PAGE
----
A group of Grade 11 and 12 students from Notre Dame High School’s Building Opportunities program have something to be proud of this week after completing construction on a new house.
The 16 students had the opportunity to earn high school credit while participating in the building of the house, which is located in Timberstone. Since the beginning of September, the students have been hard at work as they learned every aspect of building the house; from surveying and excavating to mechanical and dry wall.
After nearly five months of work, the students celebrated the completion of the project last Friday.
“I think the construction industry offers a lot but it’s tough to get started. It’s tough to get that first place. You need to have a set of skills to get started; to get hired. I’m trying to plant the seeds early,” said Mike VanLanduyt, the Building Opportunities coordinator at NDHS.
The program, which is only open to 16 students per year, gives students a chance to gain that experience in an educational environment under the watchful eye of VanLanduyt and the numerous trades people that are on the job site as well.
All of the materials for the Building Opportunities program are provided by Laebon Homes, who then sell the home after construction is complete.
VanLanduyt said the program provides students an opportunity to see whether construction is the right career for them, and if there are any particular trades that they are interested in becoming involved in.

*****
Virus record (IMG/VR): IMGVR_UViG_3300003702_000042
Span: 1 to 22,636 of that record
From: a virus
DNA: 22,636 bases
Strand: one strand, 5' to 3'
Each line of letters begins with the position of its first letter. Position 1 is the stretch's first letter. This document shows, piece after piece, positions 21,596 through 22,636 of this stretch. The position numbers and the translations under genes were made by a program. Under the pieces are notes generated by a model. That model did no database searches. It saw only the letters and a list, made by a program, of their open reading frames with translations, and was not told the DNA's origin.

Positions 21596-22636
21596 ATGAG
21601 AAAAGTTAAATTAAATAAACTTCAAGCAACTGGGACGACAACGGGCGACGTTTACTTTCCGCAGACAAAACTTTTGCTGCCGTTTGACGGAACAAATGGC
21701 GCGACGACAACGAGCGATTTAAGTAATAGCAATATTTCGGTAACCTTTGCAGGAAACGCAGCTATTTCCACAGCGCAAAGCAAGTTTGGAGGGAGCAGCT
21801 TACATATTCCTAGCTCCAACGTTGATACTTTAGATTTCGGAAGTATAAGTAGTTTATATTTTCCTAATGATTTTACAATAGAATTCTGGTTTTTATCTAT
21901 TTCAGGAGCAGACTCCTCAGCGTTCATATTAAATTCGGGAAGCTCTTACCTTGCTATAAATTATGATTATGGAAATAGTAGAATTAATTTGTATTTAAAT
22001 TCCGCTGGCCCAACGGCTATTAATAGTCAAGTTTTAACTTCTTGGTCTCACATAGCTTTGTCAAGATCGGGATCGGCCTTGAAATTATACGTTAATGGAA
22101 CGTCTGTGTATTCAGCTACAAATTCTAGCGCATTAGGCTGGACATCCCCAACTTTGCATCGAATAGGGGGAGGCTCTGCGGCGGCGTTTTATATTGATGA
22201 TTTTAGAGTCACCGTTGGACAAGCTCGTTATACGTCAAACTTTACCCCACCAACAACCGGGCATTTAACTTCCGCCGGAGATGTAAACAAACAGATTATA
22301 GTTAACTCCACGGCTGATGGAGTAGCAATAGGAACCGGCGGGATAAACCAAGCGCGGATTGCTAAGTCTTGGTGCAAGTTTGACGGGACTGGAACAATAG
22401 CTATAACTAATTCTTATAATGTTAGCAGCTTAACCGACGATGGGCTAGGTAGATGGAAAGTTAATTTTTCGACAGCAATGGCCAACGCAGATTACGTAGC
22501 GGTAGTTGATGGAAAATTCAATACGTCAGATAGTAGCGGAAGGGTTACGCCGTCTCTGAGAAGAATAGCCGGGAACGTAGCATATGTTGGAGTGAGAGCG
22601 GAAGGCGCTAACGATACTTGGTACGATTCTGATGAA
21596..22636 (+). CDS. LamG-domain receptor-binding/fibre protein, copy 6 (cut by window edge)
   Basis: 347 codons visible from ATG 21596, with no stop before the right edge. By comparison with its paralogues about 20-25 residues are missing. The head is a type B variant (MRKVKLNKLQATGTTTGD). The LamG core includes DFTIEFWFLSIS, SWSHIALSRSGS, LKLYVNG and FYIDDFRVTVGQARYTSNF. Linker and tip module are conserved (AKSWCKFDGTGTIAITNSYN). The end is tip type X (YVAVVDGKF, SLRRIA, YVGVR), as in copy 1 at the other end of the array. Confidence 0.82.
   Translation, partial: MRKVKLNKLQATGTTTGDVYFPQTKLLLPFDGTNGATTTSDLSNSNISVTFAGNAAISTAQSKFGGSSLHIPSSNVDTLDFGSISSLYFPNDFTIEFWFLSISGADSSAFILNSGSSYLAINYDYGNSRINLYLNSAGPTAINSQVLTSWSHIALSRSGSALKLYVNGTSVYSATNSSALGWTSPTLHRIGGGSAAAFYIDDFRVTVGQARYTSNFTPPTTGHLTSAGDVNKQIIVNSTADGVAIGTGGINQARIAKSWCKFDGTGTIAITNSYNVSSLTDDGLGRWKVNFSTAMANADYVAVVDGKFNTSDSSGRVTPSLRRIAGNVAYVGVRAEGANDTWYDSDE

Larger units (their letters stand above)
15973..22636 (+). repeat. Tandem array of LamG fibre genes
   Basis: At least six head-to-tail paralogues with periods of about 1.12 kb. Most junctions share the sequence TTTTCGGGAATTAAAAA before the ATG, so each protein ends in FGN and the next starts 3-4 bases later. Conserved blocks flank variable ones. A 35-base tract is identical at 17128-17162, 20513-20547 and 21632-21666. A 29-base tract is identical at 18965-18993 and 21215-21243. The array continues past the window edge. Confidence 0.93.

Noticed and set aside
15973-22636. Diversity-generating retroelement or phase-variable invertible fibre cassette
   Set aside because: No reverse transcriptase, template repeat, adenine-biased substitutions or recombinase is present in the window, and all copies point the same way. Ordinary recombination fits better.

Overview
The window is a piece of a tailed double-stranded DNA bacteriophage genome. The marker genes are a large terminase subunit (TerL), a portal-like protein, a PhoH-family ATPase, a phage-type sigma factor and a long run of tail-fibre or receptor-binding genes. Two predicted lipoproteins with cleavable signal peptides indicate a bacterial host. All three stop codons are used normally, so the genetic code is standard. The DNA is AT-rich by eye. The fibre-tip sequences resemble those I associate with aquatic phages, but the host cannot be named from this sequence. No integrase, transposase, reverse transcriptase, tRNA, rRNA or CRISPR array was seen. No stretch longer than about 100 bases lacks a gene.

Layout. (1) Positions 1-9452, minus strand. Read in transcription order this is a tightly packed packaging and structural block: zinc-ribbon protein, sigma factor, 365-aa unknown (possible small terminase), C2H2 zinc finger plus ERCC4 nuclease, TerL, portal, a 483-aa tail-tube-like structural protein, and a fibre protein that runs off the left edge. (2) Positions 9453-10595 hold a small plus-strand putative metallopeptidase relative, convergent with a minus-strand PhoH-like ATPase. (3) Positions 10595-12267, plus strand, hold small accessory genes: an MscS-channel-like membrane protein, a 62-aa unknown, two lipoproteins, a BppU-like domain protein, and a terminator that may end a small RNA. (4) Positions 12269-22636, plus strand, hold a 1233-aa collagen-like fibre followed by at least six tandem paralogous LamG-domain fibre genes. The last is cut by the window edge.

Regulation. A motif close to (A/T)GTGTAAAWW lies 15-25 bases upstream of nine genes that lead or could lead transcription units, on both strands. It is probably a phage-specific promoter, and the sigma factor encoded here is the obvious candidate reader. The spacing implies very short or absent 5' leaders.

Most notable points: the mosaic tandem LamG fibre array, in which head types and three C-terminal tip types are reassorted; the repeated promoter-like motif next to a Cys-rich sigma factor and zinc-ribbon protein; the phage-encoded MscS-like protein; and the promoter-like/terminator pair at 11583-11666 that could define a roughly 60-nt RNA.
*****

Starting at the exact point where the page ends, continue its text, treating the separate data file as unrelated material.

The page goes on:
“For some it’s a big turning point. They see that there’s an opportunity. For others it’s even a turning point where they realize that it’s a tough job and maybe they’d better look other places. But I think over the years one of the things I’ve seen is that the alumni are successful,” he said.
This is the 13th successful year for the program, which was started by VanLanduyt and former Red Deer Catholic Regional School Board Chairperson Gord Bontje in 2004.
Since then, Building Opportunities has become one of the most competitive courses in the school.
In addition to the invaluable experience that students gain in the program, they also get to learn a number of life skills.
“I think it’s an absolutely essential thing to have. Even if they don’t go into the trade in the future, they always have a skill that’s a lifetime skill that they can have for outside of school,” said NDHS Principal Rose McQuay.
“You’ve got to know how to do stuff when you own your own home, so this is just a good opportunity to know what to do in life,” said Grade 11 Building Opportunities student James Lague.
Lague said he got involved with the program to help him choose what he wanted to do with his life.
“I wanted to see where I fit in the world. I have ideas and everything like that but I don’t know where I fit. Choosing this program helped me see where I wanted to go in life and have a career,” he said.
VanLanduyt said the support from the community has been instrumental to the success of the program.
“I think tradesmen owe it to their trade to train young people. If you’re going to be of the attitude that you don’t like young people, you don’t like their work ethic but you’re not willing to train anybody, I think that’s part of the problem,” he said.
VanLanduyt will be leaving for Stettler at the end of the month to teach at William E. Hay Composite High School, with plans to expand their program into something larger in the future.
“I’m starting there on Jan. 31st and starting in what they’re doing now and then hopefully expand it into something in the future.”
The Building Opportunities students will now move indoors and work in the classroom for the remainder of the school year.